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8 Ways You Can Practice Gratitude Every Day

22 Mar 2021 0 Comments
8 Ways You Can Practice Gratitude Every Day

Gratitude is an easy and effective way of retraining your brain. If you focus on the good, soon you will see more, enjoy more, appreciate more…

Many people who practice gratitude record feeling more content and fulfilled in their lives. Their thoughts are far more focused on the positive and they are less worried and stressed. It works to re-wire the brain to think about all that you have, instead of all that you are lacking. There is so much research being done to back this up. Specifically how gratitude is strongly and consistently associated with greater happiness.

One of the most renowned gratitude scientists Robert Emmons argues that gratitude has two key components:

  1. It is an affirmation of goodness – by affirming that there are good things in the world, gifts and benefits we’ve received.
  2. Recognising that the sources of this goodness are outside of ourselves – by acknowledging that other people have given us these gifts, big and small, to help us achieve the goodness in our lives.
“I see it as a relationship-strengthening emotion, because it requires us to see how we’ve been supported and affirmed by other people.” Robert Emmons

We’ve mentioned the many benefits of gratitude before and surprisingly not only is gratitude beneficial to your mindset and mental health but it can also improve your immune system, lower blood pressure, make you more resilient and strengthen your feelings of connection to not only others but yourself too.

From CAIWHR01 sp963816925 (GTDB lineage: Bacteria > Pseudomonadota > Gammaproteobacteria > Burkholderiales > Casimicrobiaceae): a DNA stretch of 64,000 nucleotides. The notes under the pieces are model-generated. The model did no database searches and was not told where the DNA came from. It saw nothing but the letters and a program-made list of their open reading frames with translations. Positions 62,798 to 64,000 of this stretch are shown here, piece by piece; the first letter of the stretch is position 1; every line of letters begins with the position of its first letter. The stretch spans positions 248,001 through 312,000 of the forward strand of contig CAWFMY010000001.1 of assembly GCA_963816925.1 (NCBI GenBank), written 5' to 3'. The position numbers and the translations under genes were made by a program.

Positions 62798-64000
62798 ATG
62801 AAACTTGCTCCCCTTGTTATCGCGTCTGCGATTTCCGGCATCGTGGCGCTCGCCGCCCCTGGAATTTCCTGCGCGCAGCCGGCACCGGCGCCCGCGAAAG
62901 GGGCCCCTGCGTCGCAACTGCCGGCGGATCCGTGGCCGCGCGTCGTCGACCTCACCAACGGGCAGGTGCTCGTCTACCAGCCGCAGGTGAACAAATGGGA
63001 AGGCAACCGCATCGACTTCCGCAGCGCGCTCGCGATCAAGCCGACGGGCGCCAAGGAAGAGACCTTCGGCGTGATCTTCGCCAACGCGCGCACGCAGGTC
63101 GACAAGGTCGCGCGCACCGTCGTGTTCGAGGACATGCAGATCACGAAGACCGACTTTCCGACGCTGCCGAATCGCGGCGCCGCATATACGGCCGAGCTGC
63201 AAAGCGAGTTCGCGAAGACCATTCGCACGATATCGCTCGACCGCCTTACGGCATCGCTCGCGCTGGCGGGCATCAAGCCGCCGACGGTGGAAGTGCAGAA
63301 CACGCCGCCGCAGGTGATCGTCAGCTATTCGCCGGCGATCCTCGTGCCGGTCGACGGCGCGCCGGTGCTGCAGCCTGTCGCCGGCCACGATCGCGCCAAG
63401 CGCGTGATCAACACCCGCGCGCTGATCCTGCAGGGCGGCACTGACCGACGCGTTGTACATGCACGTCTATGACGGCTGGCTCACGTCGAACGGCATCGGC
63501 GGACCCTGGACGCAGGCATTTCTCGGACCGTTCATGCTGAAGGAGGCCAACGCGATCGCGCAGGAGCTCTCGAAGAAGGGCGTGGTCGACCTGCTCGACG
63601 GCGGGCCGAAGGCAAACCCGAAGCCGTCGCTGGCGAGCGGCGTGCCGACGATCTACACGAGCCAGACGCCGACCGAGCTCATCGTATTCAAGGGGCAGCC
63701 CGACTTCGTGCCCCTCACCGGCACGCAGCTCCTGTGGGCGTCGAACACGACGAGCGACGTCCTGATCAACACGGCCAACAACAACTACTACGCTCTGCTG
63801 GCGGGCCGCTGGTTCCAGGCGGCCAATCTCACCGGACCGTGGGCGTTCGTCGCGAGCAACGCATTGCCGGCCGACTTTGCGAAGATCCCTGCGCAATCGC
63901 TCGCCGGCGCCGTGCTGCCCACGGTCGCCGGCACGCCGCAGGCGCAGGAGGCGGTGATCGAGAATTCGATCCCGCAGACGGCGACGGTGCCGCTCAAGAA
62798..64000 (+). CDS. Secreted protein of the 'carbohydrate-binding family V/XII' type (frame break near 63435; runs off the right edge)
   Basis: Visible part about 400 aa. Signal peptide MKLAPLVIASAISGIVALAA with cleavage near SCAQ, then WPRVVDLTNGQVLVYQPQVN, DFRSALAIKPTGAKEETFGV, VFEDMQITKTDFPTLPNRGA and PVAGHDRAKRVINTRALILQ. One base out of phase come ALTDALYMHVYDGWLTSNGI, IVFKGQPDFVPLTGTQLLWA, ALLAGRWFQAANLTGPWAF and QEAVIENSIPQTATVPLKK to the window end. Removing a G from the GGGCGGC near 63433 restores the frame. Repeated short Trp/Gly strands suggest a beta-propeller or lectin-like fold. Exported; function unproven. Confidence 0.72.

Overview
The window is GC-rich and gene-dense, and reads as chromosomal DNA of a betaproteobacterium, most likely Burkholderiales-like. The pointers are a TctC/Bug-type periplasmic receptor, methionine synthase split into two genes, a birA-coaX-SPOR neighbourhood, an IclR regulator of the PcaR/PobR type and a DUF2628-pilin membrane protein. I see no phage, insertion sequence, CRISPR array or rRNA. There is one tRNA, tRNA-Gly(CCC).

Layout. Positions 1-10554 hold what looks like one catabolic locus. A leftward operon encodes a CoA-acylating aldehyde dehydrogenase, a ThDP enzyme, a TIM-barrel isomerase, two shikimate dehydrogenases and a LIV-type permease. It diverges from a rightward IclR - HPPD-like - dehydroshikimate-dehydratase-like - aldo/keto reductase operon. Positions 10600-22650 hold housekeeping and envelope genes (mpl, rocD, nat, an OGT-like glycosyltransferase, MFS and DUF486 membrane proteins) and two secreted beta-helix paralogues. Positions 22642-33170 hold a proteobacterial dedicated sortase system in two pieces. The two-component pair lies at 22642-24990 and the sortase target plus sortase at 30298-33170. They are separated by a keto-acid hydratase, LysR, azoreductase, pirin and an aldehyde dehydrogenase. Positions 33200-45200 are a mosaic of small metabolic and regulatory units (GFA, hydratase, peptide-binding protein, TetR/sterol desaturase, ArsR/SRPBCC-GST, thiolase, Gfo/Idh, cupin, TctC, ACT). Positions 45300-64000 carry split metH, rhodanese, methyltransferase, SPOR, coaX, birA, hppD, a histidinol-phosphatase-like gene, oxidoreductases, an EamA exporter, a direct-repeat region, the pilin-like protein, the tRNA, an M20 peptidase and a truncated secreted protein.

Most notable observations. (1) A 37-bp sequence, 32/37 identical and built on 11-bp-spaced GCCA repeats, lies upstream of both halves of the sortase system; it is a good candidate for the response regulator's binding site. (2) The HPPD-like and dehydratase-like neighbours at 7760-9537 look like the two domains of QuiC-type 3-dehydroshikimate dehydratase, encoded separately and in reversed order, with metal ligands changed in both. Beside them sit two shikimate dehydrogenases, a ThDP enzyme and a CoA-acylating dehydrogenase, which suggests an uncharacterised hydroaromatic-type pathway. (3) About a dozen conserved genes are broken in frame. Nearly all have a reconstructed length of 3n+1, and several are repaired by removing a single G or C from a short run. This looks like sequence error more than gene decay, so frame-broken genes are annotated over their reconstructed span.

Here are 8 ways you can practice gratitude in your every day life.

Practice mindfulness

Mindfulness is purposefully paying attention to the present moment and accepting what you experience without judgement. Sit down daily and think through five to ten things you are grateful for. Picture it in your mind and sit with that feeling of gratitude in your body. When you are using your deep breathing try focusing your attention in the area of your heart. Here are two simple steps to help with your heart focus using the Quick Coherence® Technique from the HeartMath® Institute.

Step 1. Focus your attention in the area of the heart. Imagine your breath is flowing in and out of your heart or chest area, breathing a little slower and deeper than usual.

Step 2. Make a sincere attempt to experience a regenerative feeling such as appreciation or care for someone or something in your life. The key is to focus on something you truly appreciate – laughing with friends, a special moment with a loved one or seeing a beautiful sunset… recreate that feeling, that radiates from your heart when you are experiencing true love and appreciation. Some people call it a “Warm Fuzzy” feeling. This technique, based on research done at the HeartMath Institute, helps you neutralise the stress¹ and brings the head and heart into sync.


Head to our Free Resources page for more on this technique for kids, teens and adults.
Check out more information on Mindfulness and how to practice it.

Write a letter of gratitude

Write letters of gratitude and deliver them to people who have helped you. Writing a letter of gratitude has been well researched as particularly powerful for all concerned. Reading it to the intended recipient in person is even more powerful.

When researchers tested five different exercises, the gratitude visit showed the greatest positive effect on participants’ happiness one month later.²

Become a volunteer

Give back to others in your local community. Not only will it make you more grateful for the things that you may take for granted, but studies have shown that volunteering for the purpose of helping others increases our own well-being and feelings of social connection.